Wait for a keypress before continuing?

Nobody nobody at nowhere.com
Thu Aug 18 13:58:41 EDT 2011

On Thu, 18 Aug 2011 01:24:30 -0700, peter wrote:

> This is very similar to my solution, which was to use stty turn off
> keyboard echo, then repeatedly read sys.stdin.read(1) until a unique
> keystroke had been defined. For example, the 'Insert' key seems to
> return a sequence of four codes, namely 27, 91, 50, 126.  It works but
> has two disadvantages which I have managed to live with:-
> 1. As character 27 is used to signal the start of a 'special' key
> sequence, it cannot detect a single press of the Esc key. The
> workaround is to detect a double press instead.
> 2. Some keys seem to return different sets of codes depending on the
> circumstances.  For example, F1 returns 27,91,91,65 from the command
> line, and 27,79,80 from a GUI window. I suspect there may be
> variations between flavours of Linux too. The solution is to detect
> all possibilities - so far I haven't found any overlaps.

Escape sequences vary between terminals. A given key may have different
escape sequences on the Linux console, xterm, a vt220, etc. The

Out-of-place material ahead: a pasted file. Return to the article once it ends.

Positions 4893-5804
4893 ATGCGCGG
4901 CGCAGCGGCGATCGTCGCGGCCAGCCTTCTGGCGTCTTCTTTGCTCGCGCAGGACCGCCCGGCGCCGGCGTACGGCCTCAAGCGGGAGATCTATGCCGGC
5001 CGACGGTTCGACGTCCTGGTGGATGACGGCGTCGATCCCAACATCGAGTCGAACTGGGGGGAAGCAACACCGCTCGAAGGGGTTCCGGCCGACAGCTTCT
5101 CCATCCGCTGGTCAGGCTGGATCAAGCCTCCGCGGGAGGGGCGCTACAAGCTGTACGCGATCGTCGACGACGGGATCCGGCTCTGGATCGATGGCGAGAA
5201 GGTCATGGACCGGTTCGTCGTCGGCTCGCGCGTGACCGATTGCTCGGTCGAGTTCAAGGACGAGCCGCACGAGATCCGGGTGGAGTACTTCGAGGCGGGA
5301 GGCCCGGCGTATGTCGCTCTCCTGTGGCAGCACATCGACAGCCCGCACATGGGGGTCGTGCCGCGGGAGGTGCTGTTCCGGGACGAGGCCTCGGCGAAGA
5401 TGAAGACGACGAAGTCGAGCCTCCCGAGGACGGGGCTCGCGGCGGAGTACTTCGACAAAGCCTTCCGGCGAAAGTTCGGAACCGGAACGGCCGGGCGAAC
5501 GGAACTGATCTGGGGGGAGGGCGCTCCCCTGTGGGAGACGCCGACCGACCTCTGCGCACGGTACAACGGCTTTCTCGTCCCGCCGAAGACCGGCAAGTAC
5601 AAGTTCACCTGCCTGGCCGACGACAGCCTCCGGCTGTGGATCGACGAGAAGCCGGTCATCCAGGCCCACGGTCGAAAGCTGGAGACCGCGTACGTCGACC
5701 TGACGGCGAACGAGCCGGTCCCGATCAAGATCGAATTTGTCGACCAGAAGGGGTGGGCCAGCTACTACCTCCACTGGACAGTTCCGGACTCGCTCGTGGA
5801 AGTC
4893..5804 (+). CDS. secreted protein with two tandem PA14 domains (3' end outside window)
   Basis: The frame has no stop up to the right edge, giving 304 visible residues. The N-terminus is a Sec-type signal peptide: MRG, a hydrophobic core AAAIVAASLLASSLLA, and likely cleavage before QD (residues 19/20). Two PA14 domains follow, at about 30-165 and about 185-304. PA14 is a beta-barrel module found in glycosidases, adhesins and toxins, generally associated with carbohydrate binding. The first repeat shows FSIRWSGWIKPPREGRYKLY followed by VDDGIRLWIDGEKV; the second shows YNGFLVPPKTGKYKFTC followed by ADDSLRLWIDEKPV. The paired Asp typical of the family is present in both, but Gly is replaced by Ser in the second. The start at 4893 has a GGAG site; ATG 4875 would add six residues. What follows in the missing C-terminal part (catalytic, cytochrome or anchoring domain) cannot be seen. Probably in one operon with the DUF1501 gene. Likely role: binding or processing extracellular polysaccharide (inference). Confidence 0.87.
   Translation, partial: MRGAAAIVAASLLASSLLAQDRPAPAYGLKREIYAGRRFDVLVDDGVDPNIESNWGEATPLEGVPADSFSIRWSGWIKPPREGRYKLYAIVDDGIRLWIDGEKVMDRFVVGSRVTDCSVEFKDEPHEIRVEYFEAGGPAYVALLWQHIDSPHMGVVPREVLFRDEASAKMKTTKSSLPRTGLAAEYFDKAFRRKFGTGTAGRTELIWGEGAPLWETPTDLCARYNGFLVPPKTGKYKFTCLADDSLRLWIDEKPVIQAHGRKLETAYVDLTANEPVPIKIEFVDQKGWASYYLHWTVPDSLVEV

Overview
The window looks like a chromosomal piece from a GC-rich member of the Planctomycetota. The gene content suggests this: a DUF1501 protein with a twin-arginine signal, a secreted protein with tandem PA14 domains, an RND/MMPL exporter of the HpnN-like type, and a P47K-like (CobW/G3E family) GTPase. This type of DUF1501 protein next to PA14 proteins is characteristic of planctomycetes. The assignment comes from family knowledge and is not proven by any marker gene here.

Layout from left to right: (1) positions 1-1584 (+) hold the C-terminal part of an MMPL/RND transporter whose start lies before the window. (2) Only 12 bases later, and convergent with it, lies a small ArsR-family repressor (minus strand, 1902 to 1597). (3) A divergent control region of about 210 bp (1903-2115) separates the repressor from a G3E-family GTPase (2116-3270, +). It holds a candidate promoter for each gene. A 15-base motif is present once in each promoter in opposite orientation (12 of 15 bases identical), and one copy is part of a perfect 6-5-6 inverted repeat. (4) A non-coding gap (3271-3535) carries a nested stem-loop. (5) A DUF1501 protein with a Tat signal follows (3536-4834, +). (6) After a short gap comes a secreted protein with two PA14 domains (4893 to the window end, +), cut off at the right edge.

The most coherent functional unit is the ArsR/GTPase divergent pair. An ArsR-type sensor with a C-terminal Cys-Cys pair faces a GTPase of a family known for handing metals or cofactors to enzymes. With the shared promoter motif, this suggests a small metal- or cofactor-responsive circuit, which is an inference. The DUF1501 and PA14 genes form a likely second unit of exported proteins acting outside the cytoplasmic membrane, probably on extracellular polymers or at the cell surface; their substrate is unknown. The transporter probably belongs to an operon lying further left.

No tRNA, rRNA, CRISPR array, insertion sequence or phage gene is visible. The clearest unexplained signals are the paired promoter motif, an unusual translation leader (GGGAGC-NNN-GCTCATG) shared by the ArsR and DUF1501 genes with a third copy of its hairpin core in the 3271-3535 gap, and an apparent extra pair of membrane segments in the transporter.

termcap and terminfo databases exist for this purpose (terminfo is newer).

Some escape sequences vary by "mode". E.g. the cursor keys typically
produce different sequences depending upon whether the terminal is in
"keypad" mode.

The normal solution for distinguishing the escape key from an escape
sequence is a timeout. Unfortunately, it needs to be quite long in order
to reliably support network (ssh, telnet, etc) connections.

> Not pretty, but as I said it works. I know now not to spend time
> looking further. Whilst there may be a historical reason for the
> current situation, it would be a great convenience for amateur coders
> like mayself if the gurus could devise a platform independent version
> of mscvrt.

The platform-independent high-level terminal interface is called "curses".

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